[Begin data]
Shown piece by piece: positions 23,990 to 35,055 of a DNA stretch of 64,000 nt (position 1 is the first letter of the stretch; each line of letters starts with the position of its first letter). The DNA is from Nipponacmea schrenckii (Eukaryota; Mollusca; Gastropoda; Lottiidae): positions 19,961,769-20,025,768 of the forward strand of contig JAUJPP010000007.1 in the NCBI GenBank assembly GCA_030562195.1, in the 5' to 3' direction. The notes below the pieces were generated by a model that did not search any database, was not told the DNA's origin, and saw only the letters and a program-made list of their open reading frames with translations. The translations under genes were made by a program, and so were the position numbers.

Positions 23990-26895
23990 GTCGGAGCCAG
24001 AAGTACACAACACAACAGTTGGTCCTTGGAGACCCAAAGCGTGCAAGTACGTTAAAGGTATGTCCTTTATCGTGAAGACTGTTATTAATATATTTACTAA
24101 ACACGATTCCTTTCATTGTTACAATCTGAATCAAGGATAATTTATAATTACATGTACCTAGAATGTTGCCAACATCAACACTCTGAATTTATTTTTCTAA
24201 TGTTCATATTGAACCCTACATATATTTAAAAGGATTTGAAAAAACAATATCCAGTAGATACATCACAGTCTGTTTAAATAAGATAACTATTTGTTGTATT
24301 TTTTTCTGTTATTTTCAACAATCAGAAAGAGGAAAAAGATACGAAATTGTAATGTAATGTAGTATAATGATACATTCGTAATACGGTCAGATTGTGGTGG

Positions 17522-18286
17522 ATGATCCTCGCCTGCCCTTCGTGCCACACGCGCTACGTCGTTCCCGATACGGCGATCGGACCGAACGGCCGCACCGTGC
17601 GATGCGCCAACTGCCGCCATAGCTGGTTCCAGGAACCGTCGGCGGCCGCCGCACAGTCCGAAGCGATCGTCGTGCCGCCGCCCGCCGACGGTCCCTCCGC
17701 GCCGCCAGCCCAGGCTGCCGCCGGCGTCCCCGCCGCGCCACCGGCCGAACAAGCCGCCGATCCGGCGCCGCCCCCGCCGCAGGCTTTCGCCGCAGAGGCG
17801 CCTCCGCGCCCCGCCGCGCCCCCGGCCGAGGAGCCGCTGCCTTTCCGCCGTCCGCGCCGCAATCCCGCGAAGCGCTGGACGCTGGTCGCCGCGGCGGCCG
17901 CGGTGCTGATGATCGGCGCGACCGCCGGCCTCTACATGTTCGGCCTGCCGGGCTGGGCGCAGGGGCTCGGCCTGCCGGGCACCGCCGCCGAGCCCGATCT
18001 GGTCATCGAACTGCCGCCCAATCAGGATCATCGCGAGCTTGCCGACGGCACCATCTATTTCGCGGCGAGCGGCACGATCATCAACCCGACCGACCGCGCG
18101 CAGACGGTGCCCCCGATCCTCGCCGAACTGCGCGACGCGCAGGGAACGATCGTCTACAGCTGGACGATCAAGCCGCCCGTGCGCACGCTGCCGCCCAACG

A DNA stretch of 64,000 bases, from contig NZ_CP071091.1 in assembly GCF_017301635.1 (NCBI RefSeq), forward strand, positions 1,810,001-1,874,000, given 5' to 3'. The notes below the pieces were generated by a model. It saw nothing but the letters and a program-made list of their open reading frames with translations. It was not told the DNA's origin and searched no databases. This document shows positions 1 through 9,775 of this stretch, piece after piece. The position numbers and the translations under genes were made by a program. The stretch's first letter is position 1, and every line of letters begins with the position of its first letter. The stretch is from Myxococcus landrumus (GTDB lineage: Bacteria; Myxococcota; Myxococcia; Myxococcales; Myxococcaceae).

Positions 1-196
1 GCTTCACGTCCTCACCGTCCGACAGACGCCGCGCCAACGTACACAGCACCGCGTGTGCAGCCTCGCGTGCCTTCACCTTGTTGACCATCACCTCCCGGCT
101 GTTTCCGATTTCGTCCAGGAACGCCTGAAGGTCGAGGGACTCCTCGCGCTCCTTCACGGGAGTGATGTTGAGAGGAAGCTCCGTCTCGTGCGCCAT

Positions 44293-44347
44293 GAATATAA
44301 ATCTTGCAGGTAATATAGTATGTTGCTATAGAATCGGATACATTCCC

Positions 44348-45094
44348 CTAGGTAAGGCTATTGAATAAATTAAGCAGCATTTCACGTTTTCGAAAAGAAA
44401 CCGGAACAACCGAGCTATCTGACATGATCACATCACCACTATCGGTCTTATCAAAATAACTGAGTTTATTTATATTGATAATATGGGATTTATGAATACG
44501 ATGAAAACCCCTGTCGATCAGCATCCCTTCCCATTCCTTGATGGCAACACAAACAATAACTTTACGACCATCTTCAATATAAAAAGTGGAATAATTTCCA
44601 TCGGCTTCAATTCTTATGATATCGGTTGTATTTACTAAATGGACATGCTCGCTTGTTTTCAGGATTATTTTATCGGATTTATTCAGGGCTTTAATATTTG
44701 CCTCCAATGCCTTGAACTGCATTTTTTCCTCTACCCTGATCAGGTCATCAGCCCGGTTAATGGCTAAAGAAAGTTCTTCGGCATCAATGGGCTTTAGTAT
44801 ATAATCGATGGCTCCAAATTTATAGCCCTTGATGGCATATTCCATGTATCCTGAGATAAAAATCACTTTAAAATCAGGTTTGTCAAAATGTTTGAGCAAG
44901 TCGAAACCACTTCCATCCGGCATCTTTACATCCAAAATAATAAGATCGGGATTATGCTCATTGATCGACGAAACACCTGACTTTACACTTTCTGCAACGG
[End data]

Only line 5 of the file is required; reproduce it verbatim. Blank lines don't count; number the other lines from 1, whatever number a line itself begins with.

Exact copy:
24101 ACACGATTCCTTTCATTGTTACAATCTGAATCAAGGATAATTTATAATTACATGTACCTAGAATGTTGCCAACATCAACACTCTGAATTTATTTTTCTAA